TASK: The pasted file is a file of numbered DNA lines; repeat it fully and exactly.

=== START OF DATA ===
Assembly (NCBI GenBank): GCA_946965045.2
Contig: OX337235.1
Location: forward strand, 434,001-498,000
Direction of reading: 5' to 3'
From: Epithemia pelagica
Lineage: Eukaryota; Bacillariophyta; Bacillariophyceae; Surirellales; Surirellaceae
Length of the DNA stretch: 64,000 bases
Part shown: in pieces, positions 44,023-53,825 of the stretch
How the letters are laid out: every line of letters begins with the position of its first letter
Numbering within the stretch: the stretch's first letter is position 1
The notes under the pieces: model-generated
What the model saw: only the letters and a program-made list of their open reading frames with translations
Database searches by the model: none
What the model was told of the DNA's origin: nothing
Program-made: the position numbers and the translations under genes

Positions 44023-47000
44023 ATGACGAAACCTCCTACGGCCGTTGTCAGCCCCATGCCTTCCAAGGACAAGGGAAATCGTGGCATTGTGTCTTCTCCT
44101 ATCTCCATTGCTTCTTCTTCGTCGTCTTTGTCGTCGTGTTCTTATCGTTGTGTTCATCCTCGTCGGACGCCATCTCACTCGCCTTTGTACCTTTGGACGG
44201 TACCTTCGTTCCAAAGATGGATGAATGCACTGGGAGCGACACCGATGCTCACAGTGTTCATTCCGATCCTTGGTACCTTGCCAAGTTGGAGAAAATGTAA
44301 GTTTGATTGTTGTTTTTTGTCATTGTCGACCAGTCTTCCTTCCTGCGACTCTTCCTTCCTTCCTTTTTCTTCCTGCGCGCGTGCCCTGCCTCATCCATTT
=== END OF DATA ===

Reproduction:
Assembly (NCBI GenBank): GCA_946965045.2
Contig: OX337235.1
Location: forward strand, 434,001-498,000
Direction of reading: 5' to 3'
From: Epithemia pelagica
Lineage: Eukaryota; Bacillariophyta; Bacillariophyceae; Surirellales; Surirellaceae
Length of the DNA stretch: 64,000 bases
Part shown: in pieces, positions 44,023-53,825 of the stretch
How the letters are laid out: every line of letters begins with the position of its first letter
Numbering within the stretch: the stretch's first letter is position 1
The notes under the pieces: model-generated
What the model saw: only the letters and a program-made list of their open reading frames with translations
Database searches by the model: none
What the model was told of the DNA's origin: nothing
Program-made: the position numbers and the translations under genes

Positions 44023-47000
44023 ATGACGAAACCTCCTACGGCCGTTGTCAGCCCCATGCCTTCCAAGGACAAGGGAAATCGTGGCATTGTGTCTTCTCCT
44101 ATCTCCATTGCTTCTTCTTCGTCGTCTTTGTCGTCGTGTTCTTATCGTTGTGTTCATCCTCGTCGGACGCCATCTCACTCGCCTTTGTACCTTTGGACGG
44201 TACCTTCGTTCCAAAGATGGATGAATGCACTGGGAGCGACACCGATGCTCACAGTGTTCATTCCGATCCTTGGTACCTTGCCAAGTTGGAGAAAATGTAA
44301 GTTTGATTGTTGTTTTTTGTCATTGTCGACCAGTCTTCCTTCCTGCGACTCTTCCTTCCTTCCTTTTTCTTCCTGCGCGCGTGCCCTGCCTCATCCATTT